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Thursday, May 28, 2009

A World of Least-Wanted Lists

According to Ben Ward of Human Rights Watch in London, the British list was mainly about the Muslims — the American right-wingers were politically correct padding — and shows just how much Britain and countries like France and Spain still worry about the militant Islamists in their midst. But of course we shouldn’t be so naïve. People are stopped from traveling all the time — around the globe and in the United States. They are held back for minor and major infractions, but also for what they think or say, although Britain more or less stands alone in making public who is banned — a name-and-shame list, as the British government put it.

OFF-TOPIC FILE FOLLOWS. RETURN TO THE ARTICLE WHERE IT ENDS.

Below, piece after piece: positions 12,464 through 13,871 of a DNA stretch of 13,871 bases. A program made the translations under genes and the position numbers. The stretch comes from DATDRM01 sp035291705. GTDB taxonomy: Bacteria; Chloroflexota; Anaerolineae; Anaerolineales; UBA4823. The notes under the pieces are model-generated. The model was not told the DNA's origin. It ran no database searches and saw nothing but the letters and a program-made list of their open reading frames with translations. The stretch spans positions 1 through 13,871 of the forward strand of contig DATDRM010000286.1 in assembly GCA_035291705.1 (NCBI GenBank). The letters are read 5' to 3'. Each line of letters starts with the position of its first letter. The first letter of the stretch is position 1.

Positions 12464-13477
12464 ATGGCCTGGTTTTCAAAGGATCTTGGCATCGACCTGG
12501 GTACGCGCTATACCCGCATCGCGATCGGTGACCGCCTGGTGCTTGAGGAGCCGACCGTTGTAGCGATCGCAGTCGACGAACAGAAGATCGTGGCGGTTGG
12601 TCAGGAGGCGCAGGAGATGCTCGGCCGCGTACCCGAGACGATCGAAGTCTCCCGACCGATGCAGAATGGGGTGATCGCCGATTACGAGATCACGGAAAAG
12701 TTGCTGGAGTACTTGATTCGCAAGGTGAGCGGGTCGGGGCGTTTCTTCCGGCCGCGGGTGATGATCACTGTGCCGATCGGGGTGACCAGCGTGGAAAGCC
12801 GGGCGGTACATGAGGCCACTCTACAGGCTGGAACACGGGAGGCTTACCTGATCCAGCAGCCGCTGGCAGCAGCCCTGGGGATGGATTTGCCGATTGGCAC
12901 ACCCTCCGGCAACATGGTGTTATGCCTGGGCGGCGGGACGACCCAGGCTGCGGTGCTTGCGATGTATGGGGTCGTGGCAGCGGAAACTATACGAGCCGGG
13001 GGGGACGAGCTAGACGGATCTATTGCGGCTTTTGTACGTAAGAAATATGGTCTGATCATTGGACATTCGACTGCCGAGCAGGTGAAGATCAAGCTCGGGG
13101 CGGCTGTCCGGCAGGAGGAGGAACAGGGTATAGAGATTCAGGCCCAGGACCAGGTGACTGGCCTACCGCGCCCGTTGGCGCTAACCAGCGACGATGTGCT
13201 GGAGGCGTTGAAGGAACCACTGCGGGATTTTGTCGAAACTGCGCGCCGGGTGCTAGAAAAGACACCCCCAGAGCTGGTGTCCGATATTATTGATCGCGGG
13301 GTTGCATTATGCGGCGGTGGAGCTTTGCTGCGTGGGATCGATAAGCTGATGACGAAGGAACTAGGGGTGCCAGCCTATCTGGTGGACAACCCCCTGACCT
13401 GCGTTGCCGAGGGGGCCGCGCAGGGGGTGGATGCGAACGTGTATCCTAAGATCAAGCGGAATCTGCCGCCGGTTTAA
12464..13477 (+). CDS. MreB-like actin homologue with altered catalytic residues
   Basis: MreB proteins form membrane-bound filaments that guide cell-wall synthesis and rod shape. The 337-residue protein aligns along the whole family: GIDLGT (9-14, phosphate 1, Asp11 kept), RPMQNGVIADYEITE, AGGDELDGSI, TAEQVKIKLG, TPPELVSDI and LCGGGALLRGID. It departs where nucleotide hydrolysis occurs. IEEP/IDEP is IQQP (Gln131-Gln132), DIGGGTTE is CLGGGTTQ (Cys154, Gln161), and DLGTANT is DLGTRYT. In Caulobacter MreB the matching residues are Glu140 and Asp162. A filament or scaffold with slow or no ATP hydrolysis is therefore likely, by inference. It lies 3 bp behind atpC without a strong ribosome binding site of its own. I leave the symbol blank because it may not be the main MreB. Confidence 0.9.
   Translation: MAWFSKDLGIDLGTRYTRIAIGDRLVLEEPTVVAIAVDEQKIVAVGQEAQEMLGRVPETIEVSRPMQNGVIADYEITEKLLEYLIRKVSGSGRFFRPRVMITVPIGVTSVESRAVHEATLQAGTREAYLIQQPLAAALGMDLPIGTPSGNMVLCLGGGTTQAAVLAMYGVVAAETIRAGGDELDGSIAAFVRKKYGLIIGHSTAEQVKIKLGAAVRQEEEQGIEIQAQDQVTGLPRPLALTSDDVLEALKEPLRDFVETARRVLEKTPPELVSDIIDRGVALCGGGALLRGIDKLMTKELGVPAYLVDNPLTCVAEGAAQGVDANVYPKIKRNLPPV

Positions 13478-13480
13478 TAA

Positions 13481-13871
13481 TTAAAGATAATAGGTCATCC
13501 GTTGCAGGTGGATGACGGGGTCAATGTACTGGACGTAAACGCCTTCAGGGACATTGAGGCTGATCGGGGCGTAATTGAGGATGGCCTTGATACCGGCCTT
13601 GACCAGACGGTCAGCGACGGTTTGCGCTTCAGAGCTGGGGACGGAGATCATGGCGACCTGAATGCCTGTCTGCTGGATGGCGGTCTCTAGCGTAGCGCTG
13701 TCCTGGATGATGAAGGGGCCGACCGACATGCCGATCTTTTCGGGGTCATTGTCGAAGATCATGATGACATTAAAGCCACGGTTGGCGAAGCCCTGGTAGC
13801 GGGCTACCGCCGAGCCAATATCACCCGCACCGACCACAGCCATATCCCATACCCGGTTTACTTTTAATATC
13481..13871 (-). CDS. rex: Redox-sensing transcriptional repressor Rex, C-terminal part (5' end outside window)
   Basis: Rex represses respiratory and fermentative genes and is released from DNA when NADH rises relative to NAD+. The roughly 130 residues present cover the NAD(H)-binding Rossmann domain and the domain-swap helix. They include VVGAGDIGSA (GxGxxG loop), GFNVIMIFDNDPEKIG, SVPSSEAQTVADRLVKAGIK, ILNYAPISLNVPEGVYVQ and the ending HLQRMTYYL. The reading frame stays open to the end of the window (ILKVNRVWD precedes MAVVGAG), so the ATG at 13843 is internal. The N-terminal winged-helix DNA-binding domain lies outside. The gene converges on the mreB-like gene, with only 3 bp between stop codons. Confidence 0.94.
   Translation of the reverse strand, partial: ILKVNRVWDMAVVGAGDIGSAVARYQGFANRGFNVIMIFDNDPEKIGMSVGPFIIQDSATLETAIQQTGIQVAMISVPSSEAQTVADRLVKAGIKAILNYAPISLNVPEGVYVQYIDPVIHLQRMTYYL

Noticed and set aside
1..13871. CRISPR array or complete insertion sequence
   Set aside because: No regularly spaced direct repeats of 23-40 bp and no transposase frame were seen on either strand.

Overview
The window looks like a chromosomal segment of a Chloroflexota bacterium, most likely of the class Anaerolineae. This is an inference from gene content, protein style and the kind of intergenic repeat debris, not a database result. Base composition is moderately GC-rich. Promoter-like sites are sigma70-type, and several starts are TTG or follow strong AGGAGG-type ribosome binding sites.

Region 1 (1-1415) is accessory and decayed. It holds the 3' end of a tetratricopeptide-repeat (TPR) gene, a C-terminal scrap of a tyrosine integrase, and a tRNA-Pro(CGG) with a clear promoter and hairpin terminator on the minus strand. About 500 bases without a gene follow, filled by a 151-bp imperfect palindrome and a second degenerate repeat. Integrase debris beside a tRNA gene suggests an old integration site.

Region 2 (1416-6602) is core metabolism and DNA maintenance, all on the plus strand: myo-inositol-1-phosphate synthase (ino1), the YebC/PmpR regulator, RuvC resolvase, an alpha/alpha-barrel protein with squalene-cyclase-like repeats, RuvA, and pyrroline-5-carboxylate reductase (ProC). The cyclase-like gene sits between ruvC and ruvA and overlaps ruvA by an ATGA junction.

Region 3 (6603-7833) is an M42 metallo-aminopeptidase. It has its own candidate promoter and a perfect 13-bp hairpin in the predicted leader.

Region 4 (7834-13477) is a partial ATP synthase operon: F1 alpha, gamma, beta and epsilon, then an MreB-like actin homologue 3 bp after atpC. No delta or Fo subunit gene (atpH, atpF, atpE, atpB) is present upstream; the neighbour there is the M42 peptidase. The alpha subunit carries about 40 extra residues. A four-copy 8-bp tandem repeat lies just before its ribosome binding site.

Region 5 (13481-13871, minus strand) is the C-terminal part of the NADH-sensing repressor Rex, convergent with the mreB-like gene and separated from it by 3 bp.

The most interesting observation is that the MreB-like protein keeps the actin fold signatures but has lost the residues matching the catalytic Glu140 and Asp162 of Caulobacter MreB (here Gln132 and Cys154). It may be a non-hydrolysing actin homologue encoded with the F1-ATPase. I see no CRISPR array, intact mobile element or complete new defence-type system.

During the cold war, the United States had a rich tradition of excluding people it didn’t like on ideological grounds. Morton H. Halperin, a consultant to the Open Society Institute, an organization that promotes democracy around the world, said the McCarran-Walter Act of 1952 targeted Communists but in the following decades was applied rather more broadly. According to the American Civil Liberties Union, the act famously excluded the future Canadian prime minister Pierre Trudeau and the writers Graham Greene, Gabriel Garcia Márquez, Doris Lessing and Dario Fo.

Although Congress eventually repealed the act, the power of “ideological exclusion” persists today in the USA Patriot Act, according to Caroline Fredrickson of the A.C.L.U. The act allows the authorities to bar foreigners who use a “position of prominence within any country to endorse or espouse terrorist activity.” In a letter in March to Secretary of State Hillary Rodham Clinton, among others, the A.C.L.U. and other human rights groups said that dozens of scholars and intellectuals were being banned from the country “not on the basis of their actions but on the basis of their ideas.”


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